Richard Davis: Is it time for another constitutional convention?

Published: Wednesday, July 9 2014 12:00 a.m. MDT

Updated: Tuesday, July 8 2014 7:44 p.m. MDT

Overall, a second constitutional convention is worth serious consideration.

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Those on the left and those on the right rarely agree on anything. But many are beginning to agree on one thing — the need for another constitutional convention. On the right, a group calling themselves the Convention of States wants a constitutional convention to pass a balanced budget amendment. On the left, a group called Wolf-PAC seeks one to pass an amendment to check corporate power in campaign finance.

Such a convention would be unprecedented. If it occurred, it would be the main political event of the day. But is it a good idea?

According to the U.S. Constitution, a constitutional convention can be convened when two-thirds of the state legislatures call for one to propose constitutional amendments. Only rarely has this mode of amending the Constitution been seriously pursued. A little over one hundred years ago, 31 states called for a convention to allow direct election of U.S. senators. The result was congressional passage (and state ratification) of the Seventeenth Amendment. In the early 1960s, state legislatures sought to overturn a Supreme Court decision ruling that state legislative districts had to be equally apportioned. The convention call was only one state away from the two-thirds requirement when the effort petered out. Again, in the 1980s, an effort to convene a convention for a balanced budget amendment came within two states of passage.

A critical question is a “runaway convention.” Could a convention’s agenda range beyond the amendments proposed in the call for the convention? If history is any guide, the answer is yes. The Constitutional Convention in Philadelphia quickly moved to write a new constitution, rather than merely amend the ineffective constitution at that time — the Articles of Confederation. Although few are proposing a brand new constitution today, historical precedent suggests a constitutional convention would not be restricted in what it proposed as possible amendments.

Some legislatures believe they can limit what amendments are discussed at a constitutional convention through explicit orders to their delegates. The Utah Legislature, for example, passed a bill requiring that a delegate to a constitutional convention vote only on specific matters raised by the state’s application for a constitutional convention. Of course, the result would be the state would lack representation when other matters are discussed.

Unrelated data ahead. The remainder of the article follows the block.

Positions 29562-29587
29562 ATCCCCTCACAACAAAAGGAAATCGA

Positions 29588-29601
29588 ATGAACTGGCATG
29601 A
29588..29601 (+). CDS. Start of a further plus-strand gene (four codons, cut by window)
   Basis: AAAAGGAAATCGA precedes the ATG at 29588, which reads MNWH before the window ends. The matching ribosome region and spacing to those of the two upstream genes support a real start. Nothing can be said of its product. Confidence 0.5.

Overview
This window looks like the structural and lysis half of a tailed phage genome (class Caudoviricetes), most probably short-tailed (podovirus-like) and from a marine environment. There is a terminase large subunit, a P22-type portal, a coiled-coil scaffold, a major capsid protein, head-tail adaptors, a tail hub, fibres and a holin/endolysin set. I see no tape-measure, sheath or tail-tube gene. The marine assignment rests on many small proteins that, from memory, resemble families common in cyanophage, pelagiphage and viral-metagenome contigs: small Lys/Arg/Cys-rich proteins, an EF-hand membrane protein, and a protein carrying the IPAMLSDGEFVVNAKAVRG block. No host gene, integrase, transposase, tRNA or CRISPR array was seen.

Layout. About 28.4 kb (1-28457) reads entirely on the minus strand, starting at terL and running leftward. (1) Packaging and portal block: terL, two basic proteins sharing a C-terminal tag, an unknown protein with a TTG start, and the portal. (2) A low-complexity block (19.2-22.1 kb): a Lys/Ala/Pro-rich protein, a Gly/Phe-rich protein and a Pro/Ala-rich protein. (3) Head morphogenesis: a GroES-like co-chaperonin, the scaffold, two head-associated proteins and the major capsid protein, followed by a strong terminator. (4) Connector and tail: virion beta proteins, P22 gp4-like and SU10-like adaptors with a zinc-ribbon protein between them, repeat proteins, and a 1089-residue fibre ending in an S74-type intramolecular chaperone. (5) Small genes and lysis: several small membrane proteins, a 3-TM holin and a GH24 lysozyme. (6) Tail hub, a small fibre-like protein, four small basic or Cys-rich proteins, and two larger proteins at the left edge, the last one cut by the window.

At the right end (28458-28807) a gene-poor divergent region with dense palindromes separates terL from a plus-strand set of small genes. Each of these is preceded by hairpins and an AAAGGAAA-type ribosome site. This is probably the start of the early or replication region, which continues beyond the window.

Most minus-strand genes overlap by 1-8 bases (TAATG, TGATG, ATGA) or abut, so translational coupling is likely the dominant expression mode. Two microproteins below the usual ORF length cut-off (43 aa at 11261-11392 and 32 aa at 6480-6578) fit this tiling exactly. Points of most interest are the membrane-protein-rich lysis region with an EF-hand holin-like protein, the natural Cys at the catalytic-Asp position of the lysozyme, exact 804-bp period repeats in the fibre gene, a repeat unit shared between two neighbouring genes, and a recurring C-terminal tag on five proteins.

This tactic of seeking to limit a convention’s agenda is hardly new. In 1787, when the state legislatures appointed delegates to the Philadelphia convention, many explicitly instructed their state’s delegates to only amend the Articles rather than propose a new constitution. We are glad those delegates ignored their state legislatures. Not knowing what might occur at a convention, today’s delegates would, and should, do the same.

Overall, a second constitutional convention is worth serious consideration. Here’s why:

A convention would remind all Americans of the importance of the U.S. Constitution in our nation’s governance. The organization of the convention, the discussion of the amendments, the explanation of the amendment process, and the very notion of why a constitutional government exists would be the talk of the nation for several months. It would be a large-scale, and much needed, public civics lesson.

But another advantage would be the emphasis on consensus building. Since any amendment would require the ratification of three-fourths of the state legislatures, delegates would seek to adopt amendments that have consensual support rather than just narrow majority approval, as is true in Congress. In an age of partisan gridlock, this need for building consensus rather than governing with slender majorities (or vocal minorities) has been lost.

For example, an amendment declaring a constitutional right for gays to marry would fail due to the lack of current widespread public support. However, if that amendment included specific religious exemptions that satisfied religious organizations and individuals that they could maintain their own religious beliefs and practices, it might succeed. That kind of pragmatic coalition building to achieve broad support is exactly the kind of political action that should be encouraged. Currently in Washington, it is condemned and rejected.

It is most likely these efforts to propose a new convention will fail. But there could be benefits for the nation. And that suggests this may be the opportune moment to try.

Richard Davis is a professor of political science at Brigham Young University. His opinions do not necessarily reflect those of BYU.

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